Freebies on Campus: Some See Beer Pong, Others See Cups, Pingpong Balls and Bottle Openers

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It’s back-to-school time on college campuses across the country, and for students that means kick-off events and lots of free stuff from local vendors eager to market themselves. At one such event on the campus green of Kennesaw State University (KSU) in Cobb County, Ga., outside Atlanta, many of those students –- including incoming freshman -– received a plastic cup, a bottle opener and a ping pong ball, all printed with the Domino’s Pizza logo and the nearest store’s phone number.

If you’ve been out of the college scene for a while, this may seem a strange collection of items. But many college students know these are just the right tools for playing a drinking game called “beer pong.” The only thing missing is the beer.

The rules for beer pong, much like Monopoly, vary from place to place, according to, organizers of the Beer Pong World Series and self-styled “center of the beer pong universe.” But the overall goal is to bounce a ping-pong ball into a plastic cup. If you miss, you drink. If you make it, the other team drinks. Regardless of who wins, the point is to drink.

Trouble is, many experts, including the Task Force on College Drinking, a program run by the National Advisory Council on Alcohol Abuse and Alcoholism, say drinking games such as beer pong lead to binge drinking.

When shown the Domino’s Pizza branded items together, KSU student Reggie Joseph quickly said, “Oh, this is for beer pong.”

“I’m surprised they’d be allowed to [give this away],” Joseph continued. “It’s a dry campus. It seems to be misrepresenting what KSU stands for.”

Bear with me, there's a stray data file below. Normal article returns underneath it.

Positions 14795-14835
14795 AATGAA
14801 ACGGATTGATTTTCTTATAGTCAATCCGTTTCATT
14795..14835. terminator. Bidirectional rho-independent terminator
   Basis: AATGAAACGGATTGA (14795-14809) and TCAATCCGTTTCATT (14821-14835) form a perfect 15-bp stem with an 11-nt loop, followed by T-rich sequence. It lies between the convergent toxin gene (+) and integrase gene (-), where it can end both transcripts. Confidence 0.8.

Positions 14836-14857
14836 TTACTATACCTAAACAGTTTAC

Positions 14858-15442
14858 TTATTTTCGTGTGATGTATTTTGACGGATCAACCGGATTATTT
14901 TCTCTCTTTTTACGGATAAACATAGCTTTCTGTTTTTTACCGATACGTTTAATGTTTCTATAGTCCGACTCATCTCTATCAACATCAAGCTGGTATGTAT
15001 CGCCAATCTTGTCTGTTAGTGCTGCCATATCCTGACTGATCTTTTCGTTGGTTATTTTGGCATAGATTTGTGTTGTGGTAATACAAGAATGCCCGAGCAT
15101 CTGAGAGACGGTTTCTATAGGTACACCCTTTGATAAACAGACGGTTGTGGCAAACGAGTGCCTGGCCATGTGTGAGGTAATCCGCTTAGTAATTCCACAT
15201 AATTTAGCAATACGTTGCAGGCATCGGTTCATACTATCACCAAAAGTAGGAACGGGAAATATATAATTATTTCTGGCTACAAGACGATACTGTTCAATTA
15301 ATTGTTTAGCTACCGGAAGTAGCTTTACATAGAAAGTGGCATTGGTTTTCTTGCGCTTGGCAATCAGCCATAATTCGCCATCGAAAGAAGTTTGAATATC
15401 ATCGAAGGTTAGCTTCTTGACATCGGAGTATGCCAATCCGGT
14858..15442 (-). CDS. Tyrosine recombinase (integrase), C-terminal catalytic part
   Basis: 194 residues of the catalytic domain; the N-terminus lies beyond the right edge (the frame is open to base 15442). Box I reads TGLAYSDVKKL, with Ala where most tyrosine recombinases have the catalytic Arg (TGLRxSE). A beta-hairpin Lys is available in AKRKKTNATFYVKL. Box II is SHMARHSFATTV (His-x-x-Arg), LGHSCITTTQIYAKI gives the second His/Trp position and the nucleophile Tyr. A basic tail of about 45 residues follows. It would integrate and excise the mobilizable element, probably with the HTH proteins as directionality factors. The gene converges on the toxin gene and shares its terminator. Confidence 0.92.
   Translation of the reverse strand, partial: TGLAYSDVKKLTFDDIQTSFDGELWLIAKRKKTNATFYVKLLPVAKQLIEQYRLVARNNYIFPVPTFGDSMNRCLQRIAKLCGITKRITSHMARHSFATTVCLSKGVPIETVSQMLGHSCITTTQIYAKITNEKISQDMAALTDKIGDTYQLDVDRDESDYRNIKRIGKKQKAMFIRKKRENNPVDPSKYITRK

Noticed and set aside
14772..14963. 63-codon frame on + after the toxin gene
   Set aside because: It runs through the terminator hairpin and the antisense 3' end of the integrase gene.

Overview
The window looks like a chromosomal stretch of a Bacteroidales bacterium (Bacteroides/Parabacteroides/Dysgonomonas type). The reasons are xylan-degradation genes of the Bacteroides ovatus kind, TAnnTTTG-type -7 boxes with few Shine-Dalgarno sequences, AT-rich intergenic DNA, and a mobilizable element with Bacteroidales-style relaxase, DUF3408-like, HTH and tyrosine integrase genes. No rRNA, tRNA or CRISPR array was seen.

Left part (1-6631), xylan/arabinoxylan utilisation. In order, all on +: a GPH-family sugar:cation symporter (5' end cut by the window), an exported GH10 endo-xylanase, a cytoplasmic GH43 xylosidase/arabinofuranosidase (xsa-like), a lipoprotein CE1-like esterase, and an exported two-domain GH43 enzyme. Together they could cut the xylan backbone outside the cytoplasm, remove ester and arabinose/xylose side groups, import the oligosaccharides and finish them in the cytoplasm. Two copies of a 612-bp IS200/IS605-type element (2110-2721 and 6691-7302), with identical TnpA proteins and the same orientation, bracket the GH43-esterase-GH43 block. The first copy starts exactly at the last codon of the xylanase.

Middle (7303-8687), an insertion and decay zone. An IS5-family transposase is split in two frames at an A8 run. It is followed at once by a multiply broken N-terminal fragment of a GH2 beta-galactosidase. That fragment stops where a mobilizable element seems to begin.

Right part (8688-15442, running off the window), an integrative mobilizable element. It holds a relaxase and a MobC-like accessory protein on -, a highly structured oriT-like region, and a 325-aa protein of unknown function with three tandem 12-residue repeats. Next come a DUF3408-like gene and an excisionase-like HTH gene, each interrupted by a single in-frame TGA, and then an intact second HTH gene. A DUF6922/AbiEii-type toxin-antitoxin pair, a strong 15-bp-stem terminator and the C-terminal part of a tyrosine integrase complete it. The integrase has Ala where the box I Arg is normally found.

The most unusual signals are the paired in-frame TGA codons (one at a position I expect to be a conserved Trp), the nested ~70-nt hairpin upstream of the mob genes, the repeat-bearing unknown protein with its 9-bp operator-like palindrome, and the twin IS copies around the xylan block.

A KSU administrator, who declined to give his name because he was not authorized to speak about the subject, said event planners should not have allowed these items to be distributed at a KSU event. He went on to say he was troubled because the items were promoting alcohol on campus.

Bonnie Brand, board chair of the Cobb Alcohol Task Force and liaison to the KSU alcohol policies committee, said in a statement:

“Five thousand young people die a year due to alcohol-related incidents. It is with this in mind, that we [Cobb Alcohol Taskforce] would like to have a conversation with the vendor and the university about the practices and policies of providing freebies that feed into a culture of binge drinking on college campuses.”

The general manager of the Domino’s Pizza in Kennesaw that was responsible for handing out the plastic cups and other items, who would only provide his first name, said the plastic cups and pingpong balls (both of which had the store’s phone number listed) were in no way promoting the use of alcohol or underage drinking.

“It’s just novelty items, basically,” Mitch said. “We’re just trying to be different than the other guys. They’re giving out highlighters and stuff and we’ve done that before and they disappear; they just get put on a shelf and forgot.”

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